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Confidence does not = being loud.

Me being quiet has nothing to do with how confident I am.

I find the idea that being quiet or not being the centre of attention in a crowded room is linked to confidence pretty absurd.

I've been working from the age of 17 and been in careers where I've had to interact with people one to one, and others where I've had to address an auditorium of a thousand people.

Whilst I fully understand that society recognises the projected voice as the dominant and superior one, I reject the idea that everyone else left behind is somehow inferior or needing help.


"Robi. Love the work that you've been doing, but we just need you to be a little more vocal"

"Just need you to be more confident in what you're doing"

"Could you look less afraid and more confident at approaching people?"


There have been instances where I've felt I've had productive and engaging conversations with people and then an employer watching from a distance will say something like 'You're too quiet' - completely negating the engagement that I've had.

Companies are more likely to hire people who "relish social life, and are energised by interacting with friends and strangers” – people who are “assertive, go-getting, and able to seize the day”.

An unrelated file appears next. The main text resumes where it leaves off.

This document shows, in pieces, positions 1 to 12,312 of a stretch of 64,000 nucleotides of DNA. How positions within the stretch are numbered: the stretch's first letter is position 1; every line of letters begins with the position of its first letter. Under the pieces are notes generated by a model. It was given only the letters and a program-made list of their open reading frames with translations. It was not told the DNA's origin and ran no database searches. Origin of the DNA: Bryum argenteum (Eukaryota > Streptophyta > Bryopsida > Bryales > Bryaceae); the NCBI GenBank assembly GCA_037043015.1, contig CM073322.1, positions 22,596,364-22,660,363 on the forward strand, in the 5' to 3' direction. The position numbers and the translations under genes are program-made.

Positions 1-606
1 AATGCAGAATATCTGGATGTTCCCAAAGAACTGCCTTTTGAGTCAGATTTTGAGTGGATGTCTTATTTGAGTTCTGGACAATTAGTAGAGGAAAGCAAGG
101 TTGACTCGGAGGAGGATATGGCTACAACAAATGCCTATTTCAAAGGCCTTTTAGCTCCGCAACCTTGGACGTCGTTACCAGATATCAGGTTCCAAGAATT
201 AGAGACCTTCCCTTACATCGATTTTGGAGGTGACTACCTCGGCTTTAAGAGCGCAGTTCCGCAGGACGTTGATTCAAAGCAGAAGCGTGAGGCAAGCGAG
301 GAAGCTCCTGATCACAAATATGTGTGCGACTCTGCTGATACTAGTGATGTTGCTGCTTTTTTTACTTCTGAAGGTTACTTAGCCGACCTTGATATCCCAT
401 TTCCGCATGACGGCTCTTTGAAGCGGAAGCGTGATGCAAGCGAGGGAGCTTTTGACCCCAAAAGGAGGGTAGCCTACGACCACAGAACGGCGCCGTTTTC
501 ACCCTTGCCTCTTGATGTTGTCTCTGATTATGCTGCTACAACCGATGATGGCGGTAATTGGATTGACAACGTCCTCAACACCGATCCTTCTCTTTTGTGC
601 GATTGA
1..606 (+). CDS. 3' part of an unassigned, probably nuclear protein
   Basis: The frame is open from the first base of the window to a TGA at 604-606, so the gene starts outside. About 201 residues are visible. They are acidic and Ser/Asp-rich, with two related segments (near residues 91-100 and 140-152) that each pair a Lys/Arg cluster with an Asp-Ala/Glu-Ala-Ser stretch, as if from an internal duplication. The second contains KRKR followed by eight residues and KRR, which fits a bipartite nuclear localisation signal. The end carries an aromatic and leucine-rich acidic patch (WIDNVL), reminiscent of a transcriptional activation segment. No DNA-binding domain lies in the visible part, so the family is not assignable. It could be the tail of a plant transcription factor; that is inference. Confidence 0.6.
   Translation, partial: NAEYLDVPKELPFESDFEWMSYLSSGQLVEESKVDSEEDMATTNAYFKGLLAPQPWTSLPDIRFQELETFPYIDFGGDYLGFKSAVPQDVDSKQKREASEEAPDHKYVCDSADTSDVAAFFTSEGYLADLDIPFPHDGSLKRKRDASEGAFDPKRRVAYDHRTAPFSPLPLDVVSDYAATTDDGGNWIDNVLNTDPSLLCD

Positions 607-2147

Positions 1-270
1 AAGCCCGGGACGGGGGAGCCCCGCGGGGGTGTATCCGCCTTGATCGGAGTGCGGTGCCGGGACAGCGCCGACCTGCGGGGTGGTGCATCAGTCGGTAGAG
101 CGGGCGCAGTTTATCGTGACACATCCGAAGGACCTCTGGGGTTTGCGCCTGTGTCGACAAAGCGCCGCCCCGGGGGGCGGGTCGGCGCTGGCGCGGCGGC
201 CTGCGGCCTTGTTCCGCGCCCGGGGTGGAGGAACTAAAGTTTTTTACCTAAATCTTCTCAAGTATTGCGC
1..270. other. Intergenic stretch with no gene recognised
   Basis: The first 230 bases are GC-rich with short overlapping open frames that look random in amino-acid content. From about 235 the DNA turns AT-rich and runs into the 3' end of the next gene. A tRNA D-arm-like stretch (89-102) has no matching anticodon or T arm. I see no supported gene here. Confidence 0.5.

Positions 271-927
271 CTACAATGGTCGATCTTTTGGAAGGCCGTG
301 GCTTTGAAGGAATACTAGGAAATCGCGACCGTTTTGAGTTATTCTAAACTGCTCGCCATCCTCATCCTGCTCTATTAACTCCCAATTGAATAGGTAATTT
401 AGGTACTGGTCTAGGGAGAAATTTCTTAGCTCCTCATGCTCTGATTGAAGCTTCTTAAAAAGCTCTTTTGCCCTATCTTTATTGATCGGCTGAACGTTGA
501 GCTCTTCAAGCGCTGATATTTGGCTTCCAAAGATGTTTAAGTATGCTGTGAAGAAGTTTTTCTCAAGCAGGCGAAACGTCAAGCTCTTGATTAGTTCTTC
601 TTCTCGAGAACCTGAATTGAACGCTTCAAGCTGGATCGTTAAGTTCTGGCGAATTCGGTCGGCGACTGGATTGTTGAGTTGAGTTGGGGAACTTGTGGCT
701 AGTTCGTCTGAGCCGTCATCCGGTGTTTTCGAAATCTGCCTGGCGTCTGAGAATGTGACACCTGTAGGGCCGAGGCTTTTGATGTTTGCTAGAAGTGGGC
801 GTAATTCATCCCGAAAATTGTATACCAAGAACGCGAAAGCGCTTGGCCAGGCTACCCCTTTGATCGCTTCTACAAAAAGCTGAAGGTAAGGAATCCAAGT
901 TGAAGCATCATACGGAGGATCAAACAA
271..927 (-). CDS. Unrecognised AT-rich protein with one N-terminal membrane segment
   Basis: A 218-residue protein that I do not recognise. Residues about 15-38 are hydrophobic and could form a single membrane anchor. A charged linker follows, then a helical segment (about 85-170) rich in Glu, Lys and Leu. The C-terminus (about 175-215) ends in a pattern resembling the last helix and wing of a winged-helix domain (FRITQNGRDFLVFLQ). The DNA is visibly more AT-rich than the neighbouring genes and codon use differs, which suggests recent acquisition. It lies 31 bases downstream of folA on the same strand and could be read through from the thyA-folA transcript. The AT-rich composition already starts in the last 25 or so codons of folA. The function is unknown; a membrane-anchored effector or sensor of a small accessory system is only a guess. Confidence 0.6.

What 'go getters' might look like. The denizens of Shutterstock.

These descriptions of introverts and extroverts are taken from the website of Susan Cain, author of Quiet: The Power of Introverts in a World That Can’t Stop Talking. She believes institutions are so geared up to hiring extroverts that the best candidates do not always get the job.

I can't begin to tell you how many job interviews I've had where I've clearly been the strongest candidate, and when asked what I do in my social life, I've been turned away. I'm not boring by any means, but why do I have to conform to preset extrovert norms when it doesn't affect how I do my job?

And I'm not the only one. Susans views are supported by a 2010 study by the University of Pennsylvania management school that found introverted leaders typically deliver better outcomes than extroverts.

The researchers suggest this because they are more likely to let proactive employees run with their ideas, whereas extroverts can feel threatened by employees who take too much initiative. The study also found introverts to be up to 20 per cent more likely to follow up colleagues’ suggestions than extroverts. This, say the researchers, is because introverts are better at leading and motivating initiative-takers.

My whole plight has lead me to consider taking workshops on public speaking and going to see confidence coaches (!) but I've come to the realise that I don't actually need it. I'm great at what I do and just because I don't have the loudest voice in a physical room, it doesn't determine how useful I'll be as an associate, client or employee.

We live in a society were we're expected to bombard strangers with how our lives are going on social media (much like I'm doing right now). I refuse to be s̶i̶l̶e̶n̶t̶ loud.

Lao Tzu


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